Newly released race-based data on how COVID-19 is affecting minorities in the City of Toronto is shocking, but not surprising to the many Black health leaders who have been calling for the collection of race-based data since the beginning of the deadly pandemic.
As we learn that communities of colour make up 83 percent of the COVID-19 cases in the city, the question becomes: Why? And what’s next?
Toronto Public Health says data collected from people infected with COVID-19 and who voluntarily answered socio-demographic questions found 83 per cent identified with a racialized group. Seventy-one per cent of those who were hospitalized with the virus identified with a racialized group.
That’s compared with the 52 per cent of Toronto residents overall who identify as such.
Twenty-one per cent of cases are in the Black community, despite the group only making up nine percent of the city’s population. South Asians and Indo-Caribbeans have 20 percent of cases with a population of 13 percent.
Latin Americans are three per cent of the population, but make up 10 per cent of COVID-19 infections.
White people who make up nearly half of the population with 48 per cent only account for 17 per cent of cases.
When broken down by gender, Black women made up 22 per cent of COVID-19 cases while making up only nine per cent of the Toronto population, the highest discrepancy within racialized groups male or female.
Eighty-two percent of women and 81 per cent of men who tested positive for COVID-19 and answered socio-demographic questions identified with a racialized group.
“We see an over-representation of racialized women in healthcare, and front line health workers and in nursing homes who are personal support workers,” said Dr. Notisha Massaquoi, a health equity expert.
Other factors include whether you can afford to drive or have to rely on public transportation.
The data also show 51 per cent of reported COVID-19 cases in Toronto were people living in households considered to be low-income, compared with 30 per cent of the population that meets the same definition.
More than a quarter – 27 per cent – of cases were in people living in households with five or more people.
Social determinants driving divide in health inequity
Social determinants include employment, whether you can work from home or how many jobs you may need, housing, socio-economic status, access to a vehicle, all of these factors contribute to how exposed one may be to the virus.
These factors put certain communities at greater risk.
“We have to start looking at how are we going to start addressing the large social determinants of health that are systemic,” Dr. Massaquoi said. “COVID is just an example. Any pandemic will show you fissures that exist in any society and the pandemic just cracks them open further.”
“We can’t ignore it anymore,” she added.
Dr. Massaquoi did praise Toronto’s Medical Officer of Health Dr. Eileen de Villa and Toronto Public Health for listening to advocates who wanted to see this data collected and how quickly they were able to see results.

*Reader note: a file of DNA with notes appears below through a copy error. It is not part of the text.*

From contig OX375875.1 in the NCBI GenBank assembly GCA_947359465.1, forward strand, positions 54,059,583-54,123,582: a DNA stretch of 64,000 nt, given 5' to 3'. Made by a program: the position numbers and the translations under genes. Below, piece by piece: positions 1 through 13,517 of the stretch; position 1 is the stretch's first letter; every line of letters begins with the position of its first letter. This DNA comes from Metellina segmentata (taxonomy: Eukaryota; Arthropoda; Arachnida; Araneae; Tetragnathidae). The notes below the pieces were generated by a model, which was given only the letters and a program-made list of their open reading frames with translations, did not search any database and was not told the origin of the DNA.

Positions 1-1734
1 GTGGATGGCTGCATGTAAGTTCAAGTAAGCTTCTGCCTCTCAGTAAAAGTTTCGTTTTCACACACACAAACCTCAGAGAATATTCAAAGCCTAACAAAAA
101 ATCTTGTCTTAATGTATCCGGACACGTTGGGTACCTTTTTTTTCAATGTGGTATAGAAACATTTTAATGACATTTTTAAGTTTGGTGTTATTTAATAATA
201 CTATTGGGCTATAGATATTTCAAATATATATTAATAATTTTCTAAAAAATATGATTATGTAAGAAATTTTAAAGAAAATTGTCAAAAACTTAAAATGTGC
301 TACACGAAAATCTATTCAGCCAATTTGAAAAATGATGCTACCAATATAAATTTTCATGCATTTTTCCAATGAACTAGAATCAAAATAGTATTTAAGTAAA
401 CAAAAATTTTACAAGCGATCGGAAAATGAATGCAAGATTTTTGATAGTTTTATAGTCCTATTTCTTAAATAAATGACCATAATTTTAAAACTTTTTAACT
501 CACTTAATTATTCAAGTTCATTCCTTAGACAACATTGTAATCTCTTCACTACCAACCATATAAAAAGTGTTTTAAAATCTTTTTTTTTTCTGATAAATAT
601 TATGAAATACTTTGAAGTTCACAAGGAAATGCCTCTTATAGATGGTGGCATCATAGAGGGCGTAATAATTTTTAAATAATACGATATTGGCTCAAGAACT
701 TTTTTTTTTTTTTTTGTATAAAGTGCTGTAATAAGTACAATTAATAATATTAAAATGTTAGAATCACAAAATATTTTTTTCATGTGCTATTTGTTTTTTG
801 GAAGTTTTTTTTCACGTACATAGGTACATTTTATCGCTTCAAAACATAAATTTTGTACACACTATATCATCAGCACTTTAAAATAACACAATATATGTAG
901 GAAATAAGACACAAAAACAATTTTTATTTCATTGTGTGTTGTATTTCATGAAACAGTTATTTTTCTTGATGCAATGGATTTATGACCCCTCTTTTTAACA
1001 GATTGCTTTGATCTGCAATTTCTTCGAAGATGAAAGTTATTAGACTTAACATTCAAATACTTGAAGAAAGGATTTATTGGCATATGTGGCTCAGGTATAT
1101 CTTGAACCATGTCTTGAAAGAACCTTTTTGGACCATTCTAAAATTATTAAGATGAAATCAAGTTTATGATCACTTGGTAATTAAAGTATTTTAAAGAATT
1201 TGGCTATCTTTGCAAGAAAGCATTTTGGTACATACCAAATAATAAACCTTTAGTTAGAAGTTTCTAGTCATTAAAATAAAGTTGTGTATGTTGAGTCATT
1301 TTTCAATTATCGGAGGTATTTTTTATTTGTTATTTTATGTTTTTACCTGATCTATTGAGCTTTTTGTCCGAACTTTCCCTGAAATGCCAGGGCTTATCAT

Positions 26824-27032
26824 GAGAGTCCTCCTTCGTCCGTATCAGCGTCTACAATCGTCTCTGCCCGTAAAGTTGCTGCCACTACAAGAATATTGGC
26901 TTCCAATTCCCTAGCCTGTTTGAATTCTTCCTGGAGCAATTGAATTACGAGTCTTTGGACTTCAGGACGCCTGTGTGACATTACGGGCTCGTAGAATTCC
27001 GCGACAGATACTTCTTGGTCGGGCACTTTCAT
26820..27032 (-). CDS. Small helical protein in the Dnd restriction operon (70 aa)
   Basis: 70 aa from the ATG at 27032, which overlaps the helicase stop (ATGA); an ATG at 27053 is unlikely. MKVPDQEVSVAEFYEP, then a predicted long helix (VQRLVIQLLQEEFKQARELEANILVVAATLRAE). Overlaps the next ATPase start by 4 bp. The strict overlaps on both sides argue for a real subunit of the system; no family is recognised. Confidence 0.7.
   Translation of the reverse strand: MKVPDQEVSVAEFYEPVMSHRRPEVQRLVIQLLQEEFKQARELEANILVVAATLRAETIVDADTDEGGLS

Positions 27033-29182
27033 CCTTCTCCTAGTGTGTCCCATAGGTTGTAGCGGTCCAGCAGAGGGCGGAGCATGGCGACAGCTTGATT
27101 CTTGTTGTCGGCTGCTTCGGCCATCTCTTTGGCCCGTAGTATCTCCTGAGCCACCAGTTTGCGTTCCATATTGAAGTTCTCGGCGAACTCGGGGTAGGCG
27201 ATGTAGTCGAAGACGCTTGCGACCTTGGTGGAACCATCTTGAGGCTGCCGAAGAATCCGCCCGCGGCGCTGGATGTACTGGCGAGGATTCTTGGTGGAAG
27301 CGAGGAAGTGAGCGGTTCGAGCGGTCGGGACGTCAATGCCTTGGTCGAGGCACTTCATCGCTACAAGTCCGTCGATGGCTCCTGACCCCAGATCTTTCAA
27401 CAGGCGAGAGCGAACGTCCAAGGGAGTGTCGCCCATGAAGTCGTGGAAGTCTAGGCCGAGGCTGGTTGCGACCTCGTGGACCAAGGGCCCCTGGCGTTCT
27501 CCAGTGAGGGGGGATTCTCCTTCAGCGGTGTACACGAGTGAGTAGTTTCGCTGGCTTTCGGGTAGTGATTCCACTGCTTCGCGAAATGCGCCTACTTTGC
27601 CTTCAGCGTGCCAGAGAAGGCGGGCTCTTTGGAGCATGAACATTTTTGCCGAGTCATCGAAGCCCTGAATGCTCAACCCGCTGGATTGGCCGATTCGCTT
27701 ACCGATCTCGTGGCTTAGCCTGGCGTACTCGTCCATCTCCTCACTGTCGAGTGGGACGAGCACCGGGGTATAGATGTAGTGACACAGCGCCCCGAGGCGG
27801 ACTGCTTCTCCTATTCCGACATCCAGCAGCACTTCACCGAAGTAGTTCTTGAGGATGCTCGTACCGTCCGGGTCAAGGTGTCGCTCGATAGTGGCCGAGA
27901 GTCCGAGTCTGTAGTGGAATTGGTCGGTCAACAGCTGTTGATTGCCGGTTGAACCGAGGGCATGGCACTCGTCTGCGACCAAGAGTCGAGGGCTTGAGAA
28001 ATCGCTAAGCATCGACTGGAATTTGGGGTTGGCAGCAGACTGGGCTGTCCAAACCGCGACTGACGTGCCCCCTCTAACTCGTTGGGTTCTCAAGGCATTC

“It was interesting they were able to do it in a rapid manner and such a well-developed manner, which also tells you the ability has always been there, it’s always about political will,” she added. “I think it’s really important for us to understand that the collection of this data should be seen as a benchmark moment and it should provide us with a blueprint of the collection of race-based data in health care, well beyond and above COVID.”
Social disparities already existed in health care long before COVID-19 pandemic. Prior to the spread of the virus, community health centres like TAIBU in Malvern and the Black Creek Community Health Centre were established to help these inequities in racializied communities.
Since COVID-19, TAIBU has launched a COVID-19 health line that provides access to a number of resource for the Black and Caribbean communities including testing, CERB benefits, employment support and other health services.
Executive Director of the Black Creek Community Health Center, Cheryl Prescod said they were not surprised by the data, but what they’ve been asking for plans and strategies to combat the inequities, adding racism is not a new issue.
“Community Health Centres were developed to serve the most marginalized communities. We know that we have to have a blend of clinical services and social services to address the social determinants of health,” said Prescod.
She added it was good to hear Dr. de Villa and Mayor John Tory addressing these social determinants. “We have to look at our communities to understand what the programs and service needs are so let’s do it, let’s fund it properly and equitably” said Prescod.
The province is now requiring all public health units to collect and report data on race, income, household size and language for those with COVID-19.
The Ministry of Health said they are working to share findings of the data collection after engaging with racialized communities, led by the Chief Medical Officer of Health.
“We are also engaging with people from racialized communities and other health equity experts regarding the use of these data. We plan to share findings of this data collection, informed by this engagement,” read a statement from the Ministry.
They have not provided a timeline of when this data may be available.